Spray.Bike recommend then rubbing or buffing the paint with a lint free cloth to help compact the paint, assist with the hardening process and to smooth out any rough spots. After buffing it does give the paint a smoother finish. After each layer the canister nozzle does tend to block slightly so I would recommend wiping it down each time to ensure its clean. Shake the can again and spray into the air for a second or two before spraying the frame otherwise you can get blobs on the frame. I did two coats and a few patch sprays to cover up thin areas where I could see the old paint coming through. The beauty of it is that if you make a mistake you can actually lightly sand it and spray again and it will blend in. Its quite a flexible finish.
The paint formula they've developed is basically a powder coating in a can. It comes out like a dust and so doesn't run at all and dries to touch almost instantly. Initial impressions were extremely positive at this stage with a nice even powder-coat matt black finish, I was left grinning at the whole process.
After leaving it 24 hours to completely cure it was onto the finishing spray. This needs to be sprayed 20cm back from the frame and theres a lot less scope for error because unlike the paint, this finishing product does run if you overdo it in one area and will require you to gently sand and then respray. I would suggest edging on the side of caution and applying more thin layers, the more layers you add the more glossy the finish will be. I opted for a slightly more satin finish, applying two layers with a 2 hour drying time in between. There's enough in the can for 2 layers on a frame and fork.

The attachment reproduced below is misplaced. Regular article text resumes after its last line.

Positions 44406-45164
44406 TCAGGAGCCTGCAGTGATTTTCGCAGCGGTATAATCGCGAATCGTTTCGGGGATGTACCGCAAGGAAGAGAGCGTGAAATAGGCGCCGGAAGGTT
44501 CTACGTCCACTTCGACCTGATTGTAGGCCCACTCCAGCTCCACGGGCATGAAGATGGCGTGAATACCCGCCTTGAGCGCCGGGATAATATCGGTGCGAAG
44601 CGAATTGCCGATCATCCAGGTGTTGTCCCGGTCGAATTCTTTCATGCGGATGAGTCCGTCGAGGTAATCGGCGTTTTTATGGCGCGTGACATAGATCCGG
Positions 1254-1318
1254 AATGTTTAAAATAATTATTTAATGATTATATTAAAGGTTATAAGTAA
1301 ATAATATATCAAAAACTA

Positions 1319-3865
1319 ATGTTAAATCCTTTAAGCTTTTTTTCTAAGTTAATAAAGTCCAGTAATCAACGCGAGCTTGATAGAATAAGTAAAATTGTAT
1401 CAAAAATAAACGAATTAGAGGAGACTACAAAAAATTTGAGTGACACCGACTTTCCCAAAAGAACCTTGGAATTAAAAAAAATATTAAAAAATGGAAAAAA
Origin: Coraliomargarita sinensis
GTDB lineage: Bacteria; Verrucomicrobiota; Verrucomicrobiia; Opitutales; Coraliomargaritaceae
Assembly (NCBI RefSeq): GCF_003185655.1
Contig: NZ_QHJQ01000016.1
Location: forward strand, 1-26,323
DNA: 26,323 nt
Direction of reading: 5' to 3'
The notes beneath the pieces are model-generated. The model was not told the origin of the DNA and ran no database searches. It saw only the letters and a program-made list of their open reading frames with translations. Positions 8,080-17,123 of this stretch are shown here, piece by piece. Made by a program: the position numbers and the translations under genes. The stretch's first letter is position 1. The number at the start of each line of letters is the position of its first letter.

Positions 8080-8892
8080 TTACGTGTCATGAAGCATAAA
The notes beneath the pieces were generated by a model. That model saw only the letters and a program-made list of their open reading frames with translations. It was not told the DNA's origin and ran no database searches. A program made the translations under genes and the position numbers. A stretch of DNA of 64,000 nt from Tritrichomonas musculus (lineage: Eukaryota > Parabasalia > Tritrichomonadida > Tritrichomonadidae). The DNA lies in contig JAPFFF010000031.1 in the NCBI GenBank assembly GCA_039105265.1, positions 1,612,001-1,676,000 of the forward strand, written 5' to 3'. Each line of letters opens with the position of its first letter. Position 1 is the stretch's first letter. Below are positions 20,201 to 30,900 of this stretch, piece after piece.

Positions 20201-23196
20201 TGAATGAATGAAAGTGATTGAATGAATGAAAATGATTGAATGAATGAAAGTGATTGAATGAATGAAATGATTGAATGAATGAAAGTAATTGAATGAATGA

I then left the frame and fork 48 hours (indoors) to fully harden before building the bike up again.
The finished product. In terms of a DIY custom paint-job I couldn't have asked for a better result, It is immensely satisfying and leaves you with a new bike day feeling. If you don't inspect too closely you would not think for a second that it's been resprayed. With hindsight I probably could have sanded down the old paint more to get rid of tiny dents and nicks in the frame. Spray.Bike do offer a spray-on Frame Builder's Smoothing Putty to fill rough patches or dents which can then be sanded down, leaving a base to respray.
For the two 400ml canisters it cost £23.58 including postage and it works on any frame material. What it really costs is a fair amount of time and patience though, bit with a bit of planning and some attention to detail you can create great results, I only touched the surface of whats possible with the range of products. For a low-cost and fun solution, to bring and old frame back to life or even just to customise your existing ride I couldn't recommend it more and this isn't a paid promotion!
Before and after
If you have any questions or want to know any further details on the process leave a comment or drop me and email and I'll get back to you. Also, let me know if you give it a go, would love to see some more results!
Head over to Spray.Bike to read more.